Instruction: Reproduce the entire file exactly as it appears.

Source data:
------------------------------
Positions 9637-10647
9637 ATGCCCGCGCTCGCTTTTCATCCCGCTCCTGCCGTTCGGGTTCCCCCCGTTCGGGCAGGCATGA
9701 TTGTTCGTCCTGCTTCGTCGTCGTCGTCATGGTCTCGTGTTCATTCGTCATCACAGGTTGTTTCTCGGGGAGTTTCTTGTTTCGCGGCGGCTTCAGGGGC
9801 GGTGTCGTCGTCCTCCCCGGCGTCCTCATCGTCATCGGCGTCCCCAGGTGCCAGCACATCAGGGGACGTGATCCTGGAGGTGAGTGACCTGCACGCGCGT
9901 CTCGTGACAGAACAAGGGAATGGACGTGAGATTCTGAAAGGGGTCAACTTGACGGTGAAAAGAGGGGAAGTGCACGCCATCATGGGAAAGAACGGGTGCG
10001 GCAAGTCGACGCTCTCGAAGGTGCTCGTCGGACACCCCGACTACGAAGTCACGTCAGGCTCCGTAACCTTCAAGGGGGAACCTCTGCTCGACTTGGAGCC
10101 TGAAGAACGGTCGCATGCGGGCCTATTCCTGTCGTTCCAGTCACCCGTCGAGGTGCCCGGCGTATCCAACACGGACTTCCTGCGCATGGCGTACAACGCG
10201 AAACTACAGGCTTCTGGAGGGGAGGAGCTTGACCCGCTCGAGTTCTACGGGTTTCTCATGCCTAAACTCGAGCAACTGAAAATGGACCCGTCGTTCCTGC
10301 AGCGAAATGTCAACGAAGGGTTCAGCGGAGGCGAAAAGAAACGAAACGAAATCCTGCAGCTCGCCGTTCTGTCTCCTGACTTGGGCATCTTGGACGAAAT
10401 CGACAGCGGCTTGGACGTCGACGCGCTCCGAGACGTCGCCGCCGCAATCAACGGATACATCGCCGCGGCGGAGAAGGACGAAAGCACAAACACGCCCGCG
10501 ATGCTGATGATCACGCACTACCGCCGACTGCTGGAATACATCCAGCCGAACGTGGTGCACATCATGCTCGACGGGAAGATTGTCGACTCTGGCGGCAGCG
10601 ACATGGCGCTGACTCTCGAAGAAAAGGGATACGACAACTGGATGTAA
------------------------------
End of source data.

Positions 9637-10647
9637 ATGCCCGCGCTCGCTTTTCATCCCGCTCCTGCCGTTCGGGTTCCCCCCGTTCGGGCAGGCATGA
9701 TTGTTCGTCCTGCTTCGTCGTCGTCGTCATGGTCTCGTGTTCATTCGTCATCACAGGTTGTTTCTCGGGGAGTTTCTTGTTTCGCGGCGGCTTCAGGGGC
9801 GGTGTCGTCGTCCTCCCCGGCGTCCTCATCGTCATCGGCGTCCCCAGGTGCCAGCACATCAGGGGACGTGATCCTGGAGGTGAGTGACCTGCACGCGCGT
9901 CTCGTGACAGAACAAGGGAATGGACGTGAGATTCTGAAAGGGGTCAACTTGACGGTGAAAAGAGGGGAAGTGCACGCCATCATGGGAAAGAACGGGTGCG
10001 GCAAGTCGACGCTCTCGAAGGTGCTCGTCGGACACCCCGACTACGAAGTCACGTCAGGCTCCGTAACCTTCAAGGGGGAACCTCTGCTCGACTTGGAGCC
10101 TGAAGAACGGTCGCATGCGGGCCTATTCCTGTCGTTCCAGTCACCCGTCGAGGTGCCCGGCGTATCCAACACGGACTTCCTGCGCATGGCGTACAACGCG
10201 AAACTACAGGCTTCTGGAGGGGAGGAGCTTGACCCGCTCGAGTTCTACGGGTTTCTCATGCCTAAACTCGAGCAACTGAAAATGGACCCGTCGTTCCTGC
10301 AGCGAAATGTCAACGAAGGGTTCAGCGGAGGCGAAAAGAAACGAAACGAAATCCTGCAGCTCGCCGTTCTGTCTCCTGACTTGGGCATCTTGGACGAAAT
10401 CGACAGCGGCTTGGACGTCGACGCGCTCCGAGACGTCGCCGCCGCAATCAACGGATACATCGCCGCGGCGGAGAAGGACGAAAGCACAAACACGCCCGCG
10501 ATGCTGATGATCACGCACTACCGCCGACTGCTGGAATACATCCAGCCGAACGTGGTGCACATCATGCTCGACGGGAAGATTGTCGACTCTGGCGGCAGCG
10601 ACATGGCGCTGACTCTCGAAGAAAAGGGATACGACAACTGGATGTAA